Koreans have been making and using maps for more than fifteen centuries. Since most of their country's borders were naturally determined by the sea, they had a general concept of Korea's outline at an early date, and their deep consciousness of samch olli kangsan (three thousand Ii of mountains and rivers) gave their mapmakers a general idea of what went within that outline. Underlying these imprints on the national psyche were a strong tradition of administrative and cultural geography and a nationally conceived theory of geomantic analysis. All these factors contributed to the production of interesting maps. While naturally emphasizing their own country, Korean cartographers also showed an enduring interest in the shape of their neighbours' lands and territories; and looking beyond these to the greater world, they produced several carefully studied world maps as well as more traditional cosmographies. Just as Korea's culture freely absorbed many of the features and institutions of Chinese civilization yet retained a strong individual Korean identity, so too Korea's mapmakers, applying general cartographic norms developed in China, adapted these norms to their own circumstances and created maps of both utility and beauty. That much said, by East Asian standards the 'antiquity of Korea's surviving cartographic artifacts is not great. As in other countries, time, war, and carelessness have taken a heavy toll on all written artifacts, but especially on paintings and maps. The oldest Korean map to survive today is an important world map dated 1402 (known in three copies, of which the earliest was made around 1470). But even that date is early in terms of the surviving cartographic corpus taken as a whole, which dates mostly from the sixteenth to the nineteenth century. For maps before 1402, we must rely on written records and reasonable inferences that can be based on the general trends of East Asian and Korean cultural history. An inquiry along these lines will show that whereas mapmaking before 1402 emphasized the nation and its local districts, a twelfth-century scholar had already produced a map of the world along Buddhist lines, and a fourteenth-century man had compiled a historical map of Korea and China. The description of the latter is conceived in terms very similar to those evident in the 1402 world map and provides an appropriate link from the unseen to the visible corpus. It seems convenient to organize Korean maps into four broad categories, proceeding from the more general world and national maps to the more particular regional and local ones. Although this scheme will involve a few chronological discontinuities, the existing corpus is such that most of the more interesting world maps appear relatively early, whereas the great majority of local and topical maps come from the later centuries.The category of world maps is very heterogeneous, including a few genuine maps of the world, a great variety of East Asian regional maps, and the numerous prints and copies of the quasi-cosmographical ch'onhado. Korean scholars sometimes use this term, which can be broadly translated "world maps," for this whole group, but in this chapter it will be reserved for the popular and generally recent maps, often with the terms ch'onha or ch'onhado in their titles, that present the Sinocentric world-China, Korea, and their proximate East Asian neighbours-surrounded by peripheral rings of exotic or mythical lands and peoples. The origin and development of the ch'onhado presents many problems on which scholars still have their differences, but there is no disagreement on the great vogue these maps enjoyed during the eighteenth and nineteenth centuries. They easily account for most of the world map category. Although in terms of the development of maps they are late and perhaps better explained in terms of folklore than of science, still they had a real place in Korean life and have their own absorbing story to tell. The cartographically more significant world maps and East Asian regional maps, though less numerous, have infinitely more variety than the ch'onhado, and they generally come earlier. The phrase samch'olli kangsan has long been a pan of Korean folklore. The significance of "mountains and streams" in Korean national geomantic theory is evident as early as the tenth century.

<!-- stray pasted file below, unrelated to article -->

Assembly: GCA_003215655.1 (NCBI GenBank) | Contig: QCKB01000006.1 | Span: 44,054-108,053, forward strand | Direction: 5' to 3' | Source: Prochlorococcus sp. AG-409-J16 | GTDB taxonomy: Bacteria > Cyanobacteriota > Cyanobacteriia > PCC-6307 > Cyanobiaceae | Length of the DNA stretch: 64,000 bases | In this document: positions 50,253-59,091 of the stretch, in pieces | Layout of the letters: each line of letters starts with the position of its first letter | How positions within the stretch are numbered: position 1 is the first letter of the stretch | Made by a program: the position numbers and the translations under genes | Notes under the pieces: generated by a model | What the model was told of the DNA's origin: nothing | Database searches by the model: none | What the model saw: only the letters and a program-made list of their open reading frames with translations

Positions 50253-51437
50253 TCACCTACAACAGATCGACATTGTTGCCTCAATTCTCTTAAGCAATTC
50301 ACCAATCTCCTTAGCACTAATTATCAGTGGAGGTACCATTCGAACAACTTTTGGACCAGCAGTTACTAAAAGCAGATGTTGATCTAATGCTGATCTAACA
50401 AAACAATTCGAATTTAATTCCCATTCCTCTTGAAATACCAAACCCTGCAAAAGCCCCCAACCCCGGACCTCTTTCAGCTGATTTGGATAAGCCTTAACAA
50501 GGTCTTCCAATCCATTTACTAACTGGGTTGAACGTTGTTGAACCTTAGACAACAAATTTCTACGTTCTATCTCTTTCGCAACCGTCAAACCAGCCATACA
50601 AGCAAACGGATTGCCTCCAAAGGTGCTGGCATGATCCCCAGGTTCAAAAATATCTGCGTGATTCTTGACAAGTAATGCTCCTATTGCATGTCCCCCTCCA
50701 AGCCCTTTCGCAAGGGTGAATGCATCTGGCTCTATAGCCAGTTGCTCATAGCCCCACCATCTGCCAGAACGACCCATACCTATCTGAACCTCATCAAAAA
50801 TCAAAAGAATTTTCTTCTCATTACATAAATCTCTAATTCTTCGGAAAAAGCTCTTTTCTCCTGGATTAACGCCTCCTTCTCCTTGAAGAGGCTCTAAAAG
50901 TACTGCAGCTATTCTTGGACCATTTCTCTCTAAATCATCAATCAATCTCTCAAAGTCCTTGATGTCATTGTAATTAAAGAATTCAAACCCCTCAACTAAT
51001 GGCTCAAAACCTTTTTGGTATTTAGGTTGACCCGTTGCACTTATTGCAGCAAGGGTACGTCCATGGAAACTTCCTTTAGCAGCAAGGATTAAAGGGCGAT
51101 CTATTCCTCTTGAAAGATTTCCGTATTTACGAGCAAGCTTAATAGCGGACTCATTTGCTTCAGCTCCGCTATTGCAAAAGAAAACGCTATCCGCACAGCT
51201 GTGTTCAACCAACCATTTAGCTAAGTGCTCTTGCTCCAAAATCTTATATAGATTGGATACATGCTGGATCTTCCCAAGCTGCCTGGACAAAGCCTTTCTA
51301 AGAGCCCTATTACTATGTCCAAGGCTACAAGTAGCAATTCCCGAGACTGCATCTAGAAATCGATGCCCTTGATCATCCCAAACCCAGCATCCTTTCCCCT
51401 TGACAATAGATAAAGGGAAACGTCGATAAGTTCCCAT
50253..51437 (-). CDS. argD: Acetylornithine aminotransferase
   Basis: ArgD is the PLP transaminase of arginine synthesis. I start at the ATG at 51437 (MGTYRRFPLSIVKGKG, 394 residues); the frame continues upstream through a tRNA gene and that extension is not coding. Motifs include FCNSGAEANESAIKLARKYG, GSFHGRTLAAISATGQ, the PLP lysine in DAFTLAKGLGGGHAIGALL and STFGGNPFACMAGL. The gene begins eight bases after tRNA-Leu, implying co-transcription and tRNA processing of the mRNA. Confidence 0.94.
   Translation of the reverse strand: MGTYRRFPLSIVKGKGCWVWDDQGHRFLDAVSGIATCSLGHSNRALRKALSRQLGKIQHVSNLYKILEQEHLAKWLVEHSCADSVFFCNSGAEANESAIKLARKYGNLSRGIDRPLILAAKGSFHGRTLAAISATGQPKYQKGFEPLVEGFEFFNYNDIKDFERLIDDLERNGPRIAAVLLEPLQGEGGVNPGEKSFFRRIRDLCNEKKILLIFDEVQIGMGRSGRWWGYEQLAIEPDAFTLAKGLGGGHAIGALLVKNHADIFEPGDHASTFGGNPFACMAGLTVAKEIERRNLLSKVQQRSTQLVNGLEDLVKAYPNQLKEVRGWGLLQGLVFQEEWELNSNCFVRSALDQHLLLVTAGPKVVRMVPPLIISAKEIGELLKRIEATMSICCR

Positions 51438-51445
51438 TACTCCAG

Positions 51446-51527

Then there were maps of Korea alone, understandably a large and varied category. The oldest cartographic depiction of the country to survive is the representation of Korea on the 1402 world map, although we have a number of written references to earlier national maps, including one interesting description of a map of Korea said to have been made in the twelfth century or earlier. During the fifteenth century there was an abundance of geographic research, but unfortunately none of the many maps known to have been produced in that period seem to have survived to modern times. However, a map completed in 1463 by Chong Ch'ok had great influence and is believed to have been taken as a model by later mapmakers, so that we have a reasonably good idea of how the peninsular outline was conceived as well as of the cartographic detail involving rivers and mountains, placenames, and other features. During the early eighteenth century the mapmaker Chong Sanggi and his family achieved a genuine revolution in cartographic technique, producing a dramatically improved understanding of the nation's borders, both the long coastlines and the much harder to grasp northern frontier. These techniques were refined and perfected by the nineteenth-century master Kim Chongho, who was both a mapmaker and a publisher and popularizer. Although he was familiar with Western mapmaking techniques and made use of geodetic coordinates in his work, the visual appearance of his late traditional maps stayed completely within the evolutionary lines of native cartographic practice. Korea's shift to the styles and methods of Western cartography occurred only toward the end of the nineteenth century, as the nation struggled to come to terms with a new Western world order led (as far as Korea was concerned) by Japan, which was much more threatening than reassuring. Provincial maps were popularized in the late fifteenth century as part of an important compendium of administrative geography, and they achieved high levels of quality in the eighteenth century, when Chong Sanggi made maps of all the provinces on a unified scale, so that they could be used as separate maps or combined to make a single national map. Reforms introduced in 1791 promoted extensive local surveys and were a key impetus both to the mapping of counties and towns and to the compilation of local histories. But whereas national and provincial maps came to achieve a certain level of standardization and cartographic professionalism, town and county maps were made by a great variety of local hands, some very skilled, others quite crude. As we shall see, the background of these country mapmakers was more in painting and drawing than in cartography, and the results are evident in hundreds of local maps that might also pass for bird's-eye-view landscapes, a style that is Cartography in Korea, Japan, and Vietnam also well documented for China. The last of the four major categories of Korean maps is the so-called defense map, or kwanbangdo in the traditional term. These range from long scrolls representing frontiers thousands of Ii long and reaching far beyond Korea to maps of local mountain fortresses. The variety is very great. Many were mounted on screens that probably stood in the offices of defense officials in Seoul or provincial governors; others were in more portable scrolls or folios that were an essential part of the equipment of frontier commanders and military officers. One very interesting variety of defense map was oriented to coastal defense and navigation. The evident purpose of maps in this category was principally to clarify terrain and communications from a military perspective, while cartographic scale, so important in the later national and provincial maps, is decidedly a lower priority. The considerable skill and painterly talent evident in these maps shows that they were mostly made and used in the central government or high military commands, where the resources for maintaining staff artists and mapmakers were readily available. (Cartography in Korea - Gari Ledyard)